Hot, dry weather like what we're seeing today is fueling fires across Colorado, and the same conditions could lead to problems with local wildlife.
Mike Porras, with Colorado Parks and Wildlife, says, “We are concerned that we could see an increase in bear conflicts this year."
There’s a very real chance bears will run out of food in the high country and wander ever so close to humans this summer.
"Take in your bird feeders, clean your barbeque grills, and don't leave pet food outside,” Porras said. “Don’t attract these bears as they start looking for food."
Heading lower in search of something to eat, the chance of you seeing young wildlife is on the rise.
"Almost everyday we hear of people bringing in animals to our office that they've picked up," Porras said. "In some cases it might have been abandoned but in most cases nature is taking its course and it’s much better off left alone."
Keeping safety in mind, the BLM has already closed the Texas Mountain area south of Rangely. It’s a spot where officials are tending to horses in search of water.
Chris Joyner, with the BLM, says, "We're bringing water to the horses in an area that's high above the horses. Leaving this situation without doing something isn't humane to these animals.”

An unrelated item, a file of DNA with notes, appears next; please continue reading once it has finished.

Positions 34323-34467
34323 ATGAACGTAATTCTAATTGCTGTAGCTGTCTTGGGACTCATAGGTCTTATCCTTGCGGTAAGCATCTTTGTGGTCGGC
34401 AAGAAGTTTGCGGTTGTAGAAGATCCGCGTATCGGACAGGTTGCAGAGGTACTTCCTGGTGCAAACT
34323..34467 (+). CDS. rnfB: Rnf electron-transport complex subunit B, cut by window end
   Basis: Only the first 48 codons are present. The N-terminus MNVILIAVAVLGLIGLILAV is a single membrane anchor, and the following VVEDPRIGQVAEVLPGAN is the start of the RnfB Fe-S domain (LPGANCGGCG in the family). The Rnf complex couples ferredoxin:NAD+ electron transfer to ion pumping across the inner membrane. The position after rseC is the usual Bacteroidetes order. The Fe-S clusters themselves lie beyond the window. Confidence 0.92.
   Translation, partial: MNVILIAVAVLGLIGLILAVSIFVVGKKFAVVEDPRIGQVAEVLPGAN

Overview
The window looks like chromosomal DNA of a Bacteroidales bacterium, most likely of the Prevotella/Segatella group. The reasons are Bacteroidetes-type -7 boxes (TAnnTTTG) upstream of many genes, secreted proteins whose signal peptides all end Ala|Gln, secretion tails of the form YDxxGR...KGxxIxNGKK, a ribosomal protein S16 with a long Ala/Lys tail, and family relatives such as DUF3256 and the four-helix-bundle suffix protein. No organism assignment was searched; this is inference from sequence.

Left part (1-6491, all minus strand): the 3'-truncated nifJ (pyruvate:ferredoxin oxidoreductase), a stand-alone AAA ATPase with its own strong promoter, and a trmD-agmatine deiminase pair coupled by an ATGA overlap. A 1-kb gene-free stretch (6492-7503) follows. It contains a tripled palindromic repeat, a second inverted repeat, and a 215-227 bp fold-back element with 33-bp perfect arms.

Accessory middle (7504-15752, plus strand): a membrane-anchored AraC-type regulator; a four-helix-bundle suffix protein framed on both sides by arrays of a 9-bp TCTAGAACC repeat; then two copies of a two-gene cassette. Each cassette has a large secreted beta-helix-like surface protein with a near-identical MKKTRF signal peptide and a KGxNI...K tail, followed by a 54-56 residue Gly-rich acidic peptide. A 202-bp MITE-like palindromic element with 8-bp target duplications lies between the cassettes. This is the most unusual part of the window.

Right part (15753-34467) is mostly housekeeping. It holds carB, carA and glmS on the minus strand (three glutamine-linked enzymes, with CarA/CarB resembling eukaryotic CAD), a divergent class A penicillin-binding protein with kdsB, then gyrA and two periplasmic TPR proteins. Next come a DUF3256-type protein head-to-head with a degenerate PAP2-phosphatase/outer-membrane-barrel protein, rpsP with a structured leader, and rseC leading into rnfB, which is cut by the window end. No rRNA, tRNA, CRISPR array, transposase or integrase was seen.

There are many other places on the Western Slope impacted by drought, and even more wildlife affected.
"We’re doing what we can right now,” Joyner said. “We’re evaluating every possible option."
That could mean more restrictions as you head into the wilderness this season.
"We’re going to certainly see more situations where we're asking anglers to avoid low flow rivers, start heading up to high elevation, and avoid stressing and killing our fish,” Porras said.
If you encounter any wild animals and are concerned for you safety, authorities say report it to wildlife officers.
The U.S. Forest Service has lifted a temporary ban on the use of tents and fabric trailers or campers in an area west of Aspen because problems with bears foraging for food there appear to have subsided.